Support Classic VB
Microsoft's support for VB6 expires at the end of this March. Karl Peterson explains why he is behind a petition to extend support for the product.
A group of MVPs, frustrated that Microsoft plans to end mainline (unpaid) support for VB6 on March 31, initiated an online petition recently that asks Microsoft to extend ongoing support of Classic VB (aka VB.COM). In short, the petition asks that Microsoft incorporate VB.COM into the current Visual Studio product line. This suggestion is in the best interests of both Microsoft and its long-term customers.
The main goal of the petition is to encourage Microsoft to extend support significantly for Classic VB. There are millions of existing VB6 and VBA applications; this alone constitutes a compelling reason to ensure support for these applications on existing platforms. Otherwise, the authors of these applications have no means to use new platform features and no reason to encourage their customers to adopt the new Microsoft platforms. Rather, concern about the compatibility of VB6 on these platforms will encourage them to keep their customers on old platforms, costing Microsoft both momentum and upgrade revenues.
Given this, Microsoft has every reason to offer both VB.COM and VB.NET products. Yes, it would cost Microsoft money to develop a new version of VB.COM, but this is more than offset by income from Microsoft's real profit center: its Windows platforms and servers. Losing the rich client market to Web apps is losing the lock-in.
Incorporating VB.COM into Visual Studio opens the world of .NET to legions of Classic VB developers. Many VB.COM developers don't even have VS.NET installed, as things stand now, so they aren't experimenting at all with the new opportunities it offers. Offering support for Classic VB in the new IDE would encourage them to load up VB.NET and start poking around. The most likely outcome would be new .NET solutions developed side by side with maintenance of their older COM applications, and increasing doses of interop tossed in for excitement.
There is precedent for this kind of approach. Microsoft has always bent over backwards to avoid abandoning customer assets. Its history is one of moving data forward. In fact, it has offered both forward and backward compatibility with nearly every other major application upgrade it's offered. Declaring customer data to be disposable is an extremely dangerous precedent. This time, "only" 6 million (its number) of its customers were affected.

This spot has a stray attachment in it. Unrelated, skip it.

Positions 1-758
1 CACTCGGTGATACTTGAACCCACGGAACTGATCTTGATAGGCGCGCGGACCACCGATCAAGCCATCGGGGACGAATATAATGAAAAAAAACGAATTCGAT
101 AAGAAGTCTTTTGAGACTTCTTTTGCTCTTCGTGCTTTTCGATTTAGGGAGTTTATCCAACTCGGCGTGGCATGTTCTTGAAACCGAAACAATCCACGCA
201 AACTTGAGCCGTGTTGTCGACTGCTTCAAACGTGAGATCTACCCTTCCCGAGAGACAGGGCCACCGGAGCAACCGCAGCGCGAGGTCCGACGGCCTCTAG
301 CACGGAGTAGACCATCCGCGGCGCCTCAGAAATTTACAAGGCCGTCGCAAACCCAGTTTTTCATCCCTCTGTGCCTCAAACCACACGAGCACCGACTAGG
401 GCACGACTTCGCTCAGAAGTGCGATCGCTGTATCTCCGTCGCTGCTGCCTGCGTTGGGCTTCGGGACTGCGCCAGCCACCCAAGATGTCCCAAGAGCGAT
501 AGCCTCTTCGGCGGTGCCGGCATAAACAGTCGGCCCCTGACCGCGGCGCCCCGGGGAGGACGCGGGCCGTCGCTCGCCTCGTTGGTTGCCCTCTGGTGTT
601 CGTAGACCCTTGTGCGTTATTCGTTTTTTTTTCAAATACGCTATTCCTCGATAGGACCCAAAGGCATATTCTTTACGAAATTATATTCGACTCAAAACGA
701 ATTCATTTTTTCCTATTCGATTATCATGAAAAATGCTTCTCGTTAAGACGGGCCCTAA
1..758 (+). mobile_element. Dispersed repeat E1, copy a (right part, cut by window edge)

Simply put, most well-written business logic code is platform-independent. For instance, the fundamentals of a QuickSort algorithm have been in place for decades, and there is no plausible excuse for Microsoft to force such code to be rewritten as the price for compiling in the latest product. Wholesale application rewrites are rarely advisable, as Joel Spolsky once noted. When the time for a rewrite comes, it must be at the developer's discretion, not dictated by the tool vendor. (Everyone agrees the migration wizard isn't a viable option, for countless reasons, right?)
According to a recent (unscientific) survey conducted by Visual Expert, nearly 80 percent of developers still use Classic VB, eschewing the .NET platform as they maintain their legacy code base. This should be a worrying number for Microsoft. It's also unfortunate because Microsoft could have avoided this situation by allowing Classic VB developers to bring their applications and their customers along for the ride at the time VB.NET debuted. These customers are now (predictably) exploring alternative programming platforms that offer either a long history of language stability (i.e., Delphi), or more open standards and wider vendor and platform support.
Consider, for a moment, the effect of bringing VS.NET into a business that has invested heavily in Classic VB code. Many shops won't see this as an option, given the burdensome cost of rewriting their core operational code. But dropping VB6 into the .NET IDE puts VB.NET into these shops by default. Indeed, this strategy harkens back to the guerilla marketing employed originally to bring VB1-3 into the office, when small-scale solutions grew into mission-critical apps in short order. Leaping the cost-to-rewrite barrier to get to initial acceptance would facilitate more widespread adoption of the .NET platform.
You can read the petition urging extended support for VB6 at http://classicvb.org. I urge you to sign it. It asks only that Microsoft support its customers in the same way you're trying to support your customers. If Microsoft takes the suggestion offered, it wins from the influx of developers to the new platform. Not insignificantly, early adopters of VB.NET would also gain the reassurance that they will not see their own investment rendered disposable with the next platform shift. And of course, Classic VB users win with another chance to move forward. Win-win-win.
The opinions expressed in this editorial are those of the author and not necessarily the opinions of VSM.
Karl E. Peterson wrote Q&A, Programming Techniques, and various other columns
for VBPJ and VSM from 1995 onward, until Classic VB columns were dropped entirely
in favor of other languages. Similarly, Karl was a Microsoft BASIC MVP from 1994
through 2005, until such community contributions were no longer deemed valuable.
He is the author of VisualStudioMagazine.com's new Classic
VB Corner column. You can contact him through his Web
site if you'd like to suggest future topics for this column.